The Chicago Oprhans’ Walter Thornton no-hit the Brooklyn Bridegrooms, 120 years ago today.
On August 21, 1898, during the second game of a Sunday doubleheader at West Side Park, Thornton walked three but held Brooklyn hitless for a 2-0 win and the sweep. (Chicago topped Brooklyn 4-3 in the opener.)
“Thornton, with his magnificent speed, kept them hitting weakly and shoving fly balls up, and everything that floated into the air fell into the waiting mitts of fielders,” noted the Chicago Tribune.
Thorton’s gem is one of two official no-nos were thrown on this date, both for Chicago teams.
The Chicago White Sox’s Ted Lyons no-hit the Boston Red Sox at Fenway Park on Saturday, August 21, 1926, for a 6-0 win.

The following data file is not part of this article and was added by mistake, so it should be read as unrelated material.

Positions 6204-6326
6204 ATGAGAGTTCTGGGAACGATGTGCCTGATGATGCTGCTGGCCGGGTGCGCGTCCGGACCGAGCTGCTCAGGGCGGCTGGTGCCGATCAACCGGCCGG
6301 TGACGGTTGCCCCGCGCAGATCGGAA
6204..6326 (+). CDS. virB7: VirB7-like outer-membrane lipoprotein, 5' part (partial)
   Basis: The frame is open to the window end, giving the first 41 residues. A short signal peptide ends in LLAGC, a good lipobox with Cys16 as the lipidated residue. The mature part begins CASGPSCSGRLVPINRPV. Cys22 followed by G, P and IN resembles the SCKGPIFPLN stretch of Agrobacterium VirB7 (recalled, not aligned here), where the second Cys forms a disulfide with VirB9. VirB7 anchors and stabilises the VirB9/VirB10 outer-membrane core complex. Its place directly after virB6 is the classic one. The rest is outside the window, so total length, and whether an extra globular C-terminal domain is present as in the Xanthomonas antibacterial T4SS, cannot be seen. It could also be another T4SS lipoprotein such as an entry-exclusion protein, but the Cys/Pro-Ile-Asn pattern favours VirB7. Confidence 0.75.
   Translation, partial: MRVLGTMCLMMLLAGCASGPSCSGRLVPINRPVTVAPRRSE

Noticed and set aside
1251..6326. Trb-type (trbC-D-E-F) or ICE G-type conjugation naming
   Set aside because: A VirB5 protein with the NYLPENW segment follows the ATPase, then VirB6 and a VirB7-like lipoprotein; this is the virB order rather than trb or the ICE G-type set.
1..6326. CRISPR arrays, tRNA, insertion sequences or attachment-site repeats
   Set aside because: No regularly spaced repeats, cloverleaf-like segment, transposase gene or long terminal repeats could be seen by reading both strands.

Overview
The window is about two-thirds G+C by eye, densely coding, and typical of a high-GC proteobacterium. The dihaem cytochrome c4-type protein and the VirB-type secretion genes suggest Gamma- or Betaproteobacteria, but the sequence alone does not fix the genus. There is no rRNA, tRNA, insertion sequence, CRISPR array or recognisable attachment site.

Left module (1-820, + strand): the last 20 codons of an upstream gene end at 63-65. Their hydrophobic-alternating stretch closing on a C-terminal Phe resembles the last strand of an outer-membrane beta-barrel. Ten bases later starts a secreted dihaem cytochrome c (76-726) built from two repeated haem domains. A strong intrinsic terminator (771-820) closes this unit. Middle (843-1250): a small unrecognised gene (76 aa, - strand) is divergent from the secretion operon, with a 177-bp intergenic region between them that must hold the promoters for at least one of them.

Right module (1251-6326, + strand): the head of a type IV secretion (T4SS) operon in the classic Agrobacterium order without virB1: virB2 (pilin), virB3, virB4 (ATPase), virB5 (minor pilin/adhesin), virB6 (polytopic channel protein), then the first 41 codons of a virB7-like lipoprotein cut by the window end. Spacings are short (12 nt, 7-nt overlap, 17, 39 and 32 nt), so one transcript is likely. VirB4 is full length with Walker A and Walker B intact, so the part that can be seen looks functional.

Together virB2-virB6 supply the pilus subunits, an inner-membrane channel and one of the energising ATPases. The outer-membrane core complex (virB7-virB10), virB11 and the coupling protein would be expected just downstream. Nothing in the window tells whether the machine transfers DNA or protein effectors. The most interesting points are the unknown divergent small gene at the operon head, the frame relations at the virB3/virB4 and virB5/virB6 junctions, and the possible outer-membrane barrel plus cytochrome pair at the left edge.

Another gem thrown on this date 134 years ago is not considered an official no-hitter.
Charlie Geggus, pitching for the Union Association Washington Nationals on the Capitol Grounds on Thursday, August 21, 1884, no-hit the Wilmington Quicksteps through eight innings and held a 12-1 lead when the game was called by consent. In 1991, MLB’s Committee for Statistical Accuracy established the first official definition of a no-hitter that required a full nine innings, knocking Geggus’ performance and nearly 50 more off the record books.